Beginnings, Middles, & Ends–What Goes Where?
Friday, I had a pretty productive day. I sat down and did some thinking about some new scenes in my WIP, and I ended up with a basic plot arc–styled after Martha Alderson’s Plot Planner in Blockbuster Plots-Pure and Simple. I took a photo and posted it on my other blog, if you want to check it out.
As I worked on the plot arc, though, I could see all these threads that I don’t have woven in yet. This is fine, obviously, since I’m just getting started. Still, too many loose story threads, just like too many loose threads on my clothes, can drive me a bit nuts until I get them a little more tucked away.
So this morning I’ve been browsing through some writing books–reading up on beginnings, middles, and ends–and trying for an early placement of some of these threads. This seems to help me look at the rising (hopefully!) tension of the plot, to think about where the big things should happen and how I can build to those spots. For me, it’s mostly about what happens:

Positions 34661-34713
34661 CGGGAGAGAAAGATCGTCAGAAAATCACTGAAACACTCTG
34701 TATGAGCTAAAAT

- Before the hero’s first threshold–that inciting incident that is a microcosm of the whole, big story problem.
- After the hero’s death (symbolic or otherwise)–when they face their worst crisis and make their most important (and hardest) choice.
- Everything in between.
Here are a few things I came up with, in general terms, for what we should be doing in each of those sections.
- Introduce the compelling hero
- Establish the hero’s story goal/problem
- Create a push/pull tension for hero around that problem
- Establish the primary/most threatening antagonist
- Establish the story world
- Disturb that story world (seriously disturb it!)
- Strengthen hero’s goal & opposition to that goal
- Amp up the stakes for hero
- Amp up the stakes for the antagonist
- Strengthen and complicate character relationships
- Throw in some new, surprising information (Thanks to Jordan E. Rosenfeld, in Make a Scene, for this one.)
- Establish a sense of death hanging over the story world (And thanks to James Scott Bell, in Plot & Structure, for this one.)
- Set up hero to make big choice, while making it “impossible” for hero to make that choice
- Seed and (later) reveal secrets.
- Resolve all story threads
- Test, one more time, hero’s big choice
- Show the impact of that choice choice–on hero and the whole story world
What about you. When you plot, do you just work through scenes in the order they play out? Or do you, like me, try to position them in one of the main sections of the story arc? And, please, freel free to tell me anything I’ve missed! 🙂